What was Silver’s reaction?
The commissioner was not happy. “The statements and behavior described in the findings of the independent investigation are disturbing and disappointing,” he said in a statement, concluding, “On behalf of the entire NBA, I apologize to all those affected by the misconduct outlined in the investigators’ report. We must do better.”
Silver gains a significant amount in his role in part for situations like this. He works for the owners and is charged with keeping 30 NBA teams on the same page when there isn’t always universal agreement on league matters. Part of that duty is protecting the league, its owners and their investment.
How did the Suns react, Sarver?
Suns Legacy Partners, the LLC that manages and operates the Suns and Mercury, said in a statement that it is committed to “creating a safe, respectful and inclusive work environment that is free of discrimination.”
The NBA ordered the Suns to take specific measures to improve workplace culture and update the league with regular reports “related to steps taken by the organization to address these demands.”
Sarver released a statement that included this line: “Although I disagree with some of the details of the NBA’s report, I would like to apologize for my words and actions that offended our employees.”
He added: “I accept the consequences of the NBA’s decision. This moment is an opportunity for me to demonstrate an ability to learn and grow as we continue to build a work culture where every employee feels comfortable and valued.”
That contrasts with Sarver’s November statement after ESPN’s initial expose on Sarver, who said the n-word was not part of his vocabulary. “At this point,” he said at the time, “I would absolutely welcome an impartial NBA investigation that may prove to be our only outlet to clear my name and the reputation of an organization that I am very proud of.”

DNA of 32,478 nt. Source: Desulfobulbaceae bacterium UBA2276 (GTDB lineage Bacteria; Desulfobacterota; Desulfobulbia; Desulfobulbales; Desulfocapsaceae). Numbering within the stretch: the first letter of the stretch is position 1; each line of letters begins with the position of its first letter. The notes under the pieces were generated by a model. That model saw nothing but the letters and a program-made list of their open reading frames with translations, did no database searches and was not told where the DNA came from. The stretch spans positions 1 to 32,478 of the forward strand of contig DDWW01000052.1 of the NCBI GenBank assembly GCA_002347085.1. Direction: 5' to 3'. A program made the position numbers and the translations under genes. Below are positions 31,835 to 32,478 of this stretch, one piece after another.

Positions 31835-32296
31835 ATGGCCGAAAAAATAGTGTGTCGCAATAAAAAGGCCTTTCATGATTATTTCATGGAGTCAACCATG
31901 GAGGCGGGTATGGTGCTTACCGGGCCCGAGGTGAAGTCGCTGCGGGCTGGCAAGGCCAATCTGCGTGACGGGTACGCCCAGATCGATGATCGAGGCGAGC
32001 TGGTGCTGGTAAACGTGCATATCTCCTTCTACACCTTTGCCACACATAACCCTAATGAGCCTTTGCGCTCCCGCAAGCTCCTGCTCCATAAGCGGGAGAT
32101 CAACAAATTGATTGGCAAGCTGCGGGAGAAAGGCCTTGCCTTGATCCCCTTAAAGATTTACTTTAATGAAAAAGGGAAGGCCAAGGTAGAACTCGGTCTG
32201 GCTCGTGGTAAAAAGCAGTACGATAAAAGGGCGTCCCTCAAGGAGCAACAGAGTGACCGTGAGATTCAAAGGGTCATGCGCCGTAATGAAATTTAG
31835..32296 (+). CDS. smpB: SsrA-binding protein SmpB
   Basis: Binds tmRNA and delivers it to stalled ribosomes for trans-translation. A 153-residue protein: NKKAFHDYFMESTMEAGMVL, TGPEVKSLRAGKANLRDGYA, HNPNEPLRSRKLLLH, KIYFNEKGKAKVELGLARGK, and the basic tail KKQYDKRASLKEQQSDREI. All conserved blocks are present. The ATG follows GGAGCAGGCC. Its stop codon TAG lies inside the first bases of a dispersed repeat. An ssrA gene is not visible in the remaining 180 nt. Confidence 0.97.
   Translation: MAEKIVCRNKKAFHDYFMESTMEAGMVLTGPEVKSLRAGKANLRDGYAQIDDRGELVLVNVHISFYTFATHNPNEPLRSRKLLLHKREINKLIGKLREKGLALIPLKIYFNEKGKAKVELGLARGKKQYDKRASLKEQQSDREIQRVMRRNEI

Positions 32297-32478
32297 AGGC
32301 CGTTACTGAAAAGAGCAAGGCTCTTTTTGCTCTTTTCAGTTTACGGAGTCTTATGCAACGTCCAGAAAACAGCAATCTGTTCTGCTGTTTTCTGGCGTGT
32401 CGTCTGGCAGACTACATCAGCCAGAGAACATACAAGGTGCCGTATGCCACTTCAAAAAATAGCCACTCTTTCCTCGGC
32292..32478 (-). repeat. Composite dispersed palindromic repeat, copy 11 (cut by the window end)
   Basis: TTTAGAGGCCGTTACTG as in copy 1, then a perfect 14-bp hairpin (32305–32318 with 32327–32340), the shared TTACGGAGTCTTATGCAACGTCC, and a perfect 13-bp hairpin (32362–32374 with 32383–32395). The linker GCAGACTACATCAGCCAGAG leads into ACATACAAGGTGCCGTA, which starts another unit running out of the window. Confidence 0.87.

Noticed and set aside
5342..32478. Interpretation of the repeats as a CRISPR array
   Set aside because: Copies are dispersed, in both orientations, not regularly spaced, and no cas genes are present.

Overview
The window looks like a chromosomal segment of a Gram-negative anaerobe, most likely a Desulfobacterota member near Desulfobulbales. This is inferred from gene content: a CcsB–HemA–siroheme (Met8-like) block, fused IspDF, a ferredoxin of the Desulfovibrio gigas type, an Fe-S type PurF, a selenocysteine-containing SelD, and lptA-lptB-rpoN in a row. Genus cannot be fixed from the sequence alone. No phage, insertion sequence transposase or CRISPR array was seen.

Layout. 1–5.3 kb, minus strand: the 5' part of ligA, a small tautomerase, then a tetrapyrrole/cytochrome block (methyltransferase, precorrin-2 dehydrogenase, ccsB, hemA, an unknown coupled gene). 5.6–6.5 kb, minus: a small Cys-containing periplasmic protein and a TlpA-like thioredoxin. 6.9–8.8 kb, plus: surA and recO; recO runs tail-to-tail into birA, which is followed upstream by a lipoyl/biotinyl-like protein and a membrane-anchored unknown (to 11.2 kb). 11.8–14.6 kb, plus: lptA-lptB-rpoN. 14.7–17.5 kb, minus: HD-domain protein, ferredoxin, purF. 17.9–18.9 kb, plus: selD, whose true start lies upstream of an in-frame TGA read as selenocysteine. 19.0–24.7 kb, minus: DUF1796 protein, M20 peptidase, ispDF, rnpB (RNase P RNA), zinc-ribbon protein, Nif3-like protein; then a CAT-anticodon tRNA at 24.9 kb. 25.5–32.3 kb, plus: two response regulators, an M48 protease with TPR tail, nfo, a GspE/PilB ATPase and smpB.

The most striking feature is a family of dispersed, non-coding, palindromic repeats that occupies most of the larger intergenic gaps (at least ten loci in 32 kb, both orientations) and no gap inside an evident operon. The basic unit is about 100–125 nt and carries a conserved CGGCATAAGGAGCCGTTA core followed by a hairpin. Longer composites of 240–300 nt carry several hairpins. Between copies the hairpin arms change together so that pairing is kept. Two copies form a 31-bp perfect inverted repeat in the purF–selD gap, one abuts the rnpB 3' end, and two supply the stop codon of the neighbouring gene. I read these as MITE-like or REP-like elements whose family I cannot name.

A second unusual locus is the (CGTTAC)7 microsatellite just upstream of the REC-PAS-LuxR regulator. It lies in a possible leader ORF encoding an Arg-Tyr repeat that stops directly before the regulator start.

Where does the good money go?
The NBA will donate the money “to organizations that are committed to addressing racial and gender issues in and outside the workplace.” The league did the same thing when Dallas Mavericks owner Mark Cuban was fined the same amount after an investigation into the Mavs’ dysfunctional workplace culture.
What next for Sarver?
Sarver’s one-year ban means he can have nothing to do with the teams and that includes participating in games or practices; visiting any NBA or WNBA team facility; representing the Suns or Mercury publicly or privately; no involvement with business or basketball operations of the Suns or Mercury; and no involvement “in the business, administration or activities of either the NBA or WNBA, including attending or taking part in meetings of the board of directors of either league.”
Sarver, 60, must also complete a training program focused on respect and appropriate workplace behavior.
Is that enough for Sarver to sell his part of the team? Sarver, and others, bought the Suns for $401 million in 2004 and it quadrupled in value according to Forbes, which said in 2021 the Suns were valued at $1.8 billion. Last year, USA TODAY Sports learned that Sarver owned about 35% of the Suns, and co-owner Jahm Najafi is the second largest investor.
The behind-the-scenes dynamics of team ownership will be interesting to watch unfold in Phoenix.